Our Final Thoughts on Last Night’s Mad Men Finale
- Adam Weinberg
- Dionne Buxton
- Jeff Dufour
- Najib Benouar
- Sam Eichner
- Shawn Donnelly
I’d Like to Sell the World a Coke. “I must admit, it took me a couple minutes to fully grok the ending. My thought process went something like this: ‘Huh. So he’s not actually D.B. Cooper; he’s just the guy who missed out on creating the “I’d Like to Buy the World a Coke” ad because he was meditating at a hippie commune. ... No, wait, maybe he got the hell out of there and created it after all, having come to terms with the chaos of his Dick Whitman life and re-centering himself. ... No, wait. Shit, it’s even more cynical than that. He took the peace, love and harmony of the commune and spun all of those “ommms” into an ad campaign for a huge corporation. Oh, man.’
“P.S. A bit of trivia: the leader of the group therapy session was Helen Slater, who played Michael J. Fox’s love interest in The Secret of My Success.” —Jeff Dufour
I Don’t Look at the Ending as Cynical. “My feeling is, people are going to buy Coke regardless. Because it tastes good and it gives you a little pep. The least that Coke can do is run ads that make you feel good for a minute, that give you a sense of hope and love and unity and an ideal world, a better world. That’s what that ad does. Yes, it sells Coke, but it also lifts people’s spirits. That’s the power of advertising, and that’s why advertising matters, and that’s why what Don Draper/Dick Whitman does matters. He was wrong on the phone call with Peggy. He has not not done anything with another man’s name. He has used his exalted position to brighten people’s days.” —Shawn Donnelly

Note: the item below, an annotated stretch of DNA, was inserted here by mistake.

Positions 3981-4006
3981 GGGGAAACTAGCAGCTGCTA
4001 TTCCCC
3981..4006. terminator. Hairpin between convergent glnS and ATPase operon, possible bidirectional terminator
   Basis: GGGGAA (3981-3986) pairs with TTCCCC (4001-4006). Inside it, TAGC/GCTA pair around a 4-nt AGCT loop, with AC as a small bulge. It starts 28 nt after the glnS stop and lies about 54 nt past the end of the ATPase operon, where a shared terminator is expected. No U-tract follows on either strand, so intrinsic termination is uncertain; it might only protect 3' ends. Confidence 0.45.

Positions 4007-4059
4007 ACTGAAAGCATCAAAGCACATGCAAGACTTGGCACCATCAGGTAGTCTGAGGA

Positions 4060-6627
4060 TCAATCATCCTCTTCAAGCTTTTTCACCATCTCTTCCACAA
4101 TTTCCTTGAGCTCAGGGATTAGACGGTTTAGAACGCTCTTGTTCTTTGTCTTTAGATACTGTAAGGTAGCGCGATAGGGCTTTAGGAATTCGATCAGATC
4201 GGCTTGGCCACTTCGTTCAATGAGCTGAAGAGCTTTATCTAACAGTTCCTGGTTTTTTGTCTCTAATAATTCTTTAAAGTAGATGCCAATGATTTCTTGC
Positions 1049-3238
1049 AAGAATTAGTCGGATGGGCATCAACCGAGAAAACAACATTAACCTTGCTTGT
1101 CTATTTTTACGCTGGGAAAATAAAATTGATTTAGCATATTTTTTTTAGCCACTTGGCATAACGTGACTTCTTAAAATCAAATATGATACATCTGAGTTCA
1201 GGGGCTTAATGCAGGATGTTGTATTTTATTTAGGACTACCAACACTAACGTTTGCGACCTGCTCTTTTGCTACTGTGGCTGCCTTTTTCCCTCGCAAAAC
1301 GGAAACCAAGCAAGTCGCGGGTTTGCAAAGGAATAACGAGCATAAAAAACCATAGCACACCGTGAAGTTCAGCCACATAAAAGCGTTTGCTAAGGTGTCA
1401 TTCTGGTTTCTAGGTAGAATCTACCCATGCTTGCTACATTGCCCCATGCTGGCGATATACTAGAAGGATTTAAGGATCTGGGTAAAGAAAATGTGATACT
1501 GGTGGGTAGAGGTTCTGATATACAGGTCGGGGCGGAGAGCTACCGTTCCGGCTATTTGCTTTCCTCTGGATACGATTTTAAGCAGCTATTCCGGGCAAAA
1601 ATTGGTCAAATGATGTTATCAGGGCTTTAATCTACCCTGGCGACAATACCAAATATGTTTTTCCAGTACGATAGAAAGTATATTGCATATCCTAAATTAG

My Twin Brother and I Had a Similar Debate Over the Last Scene. “I read the ad as a sort of epilogue—something tacked on at the end (akin to the songs that normally play over the credits) to underline the episode’s particular message or theme; my brother took the ad to mean Don had returned to McCann to create it. For me, Don had replaced the delusions advertising provides with the comforts a yogic sort of spirituality proffers; both incorporate a set of beliefs that, in Don’s own words from the pilot, ‘scream with reassurance that whatever you’re doing is okay.’ There’s also some currency, I think, to the idea that the show ultimately ‘dissolves’ into an advertisement—that true happiness, love, etc. (the look on Don’s face), is inextricable from the verisimilitude of happiness approximated by advertising (the Coke commercial). Regardless, I thought the ending was totally satisfying. (And even if I didn’t buy the Stan-Peggy ending, I think Elisabeth Moss sold the shit out of it on the telephone.) I’m still recovering emotionally.” —Sam Eichner
Visual Cues. “There were too many visual cues and parallels between the Coke ad and Don’s time at the retreat for him not to have created it...
“And speaking of visual cues... So nobody is going to be creepy enough to point out that after 92 episodes, we finally got to see Joan in a bathing suit, huh? Fair enough.” —Adam Weinberg
Stan and Peggy Is Just Awkward. “I expected him to burst out laughing when she reciprocated his love and yell, ‘SIKE.’ Come on... We couldn’t come up with a better ending to their WORK relationship? Though, in all honesty, I didn’t really need any closure with Stan. And shout-out to Joan being the BAWSE she always is.” —Dionne Buxton
I Agree, I Didn’t Buy the Stan-Peggy Romance. “They seem like good work friends to me but without sexual chemistry. When they kissed, it sort of reminded me of the Lisa Kudrow–Paul Rudd romance on Friends. Kudrow should have ended up with Michael Rapaport, and Peggy should have ended up with Pete or Ted or even that nice lawyer. But there’s that word again, ‘should.’” —S.D.
I Just Thought This Finale Was So Damn Well Done. “I’m also directly comparing this against the only other finale I’ve ever been so heavily invested in, Lost, and I’ll never fully get over that catastrophic dud. I’m also directly basing my evaluation on roughly the last 1% of the episode, really. It’s all about the way the show ends. Like, end ends. What you’re left lingering with, pondering... The final images; that song; the fact that it was a real ad in 1971 that was wildly successful (though the actual story of how the ad came about, in a foggy airport, is less picturesque than Big Sur). Just felt right. The first 99% of the episode was almost inconsequential—especially the fan-fiction-y stuff (read: Stan and Peggy). And the icing on the cake was spotting Little Red Ribbon Braids from the front desk in the Coke ad. Matt Weiner, FTW.” —Najib Benouar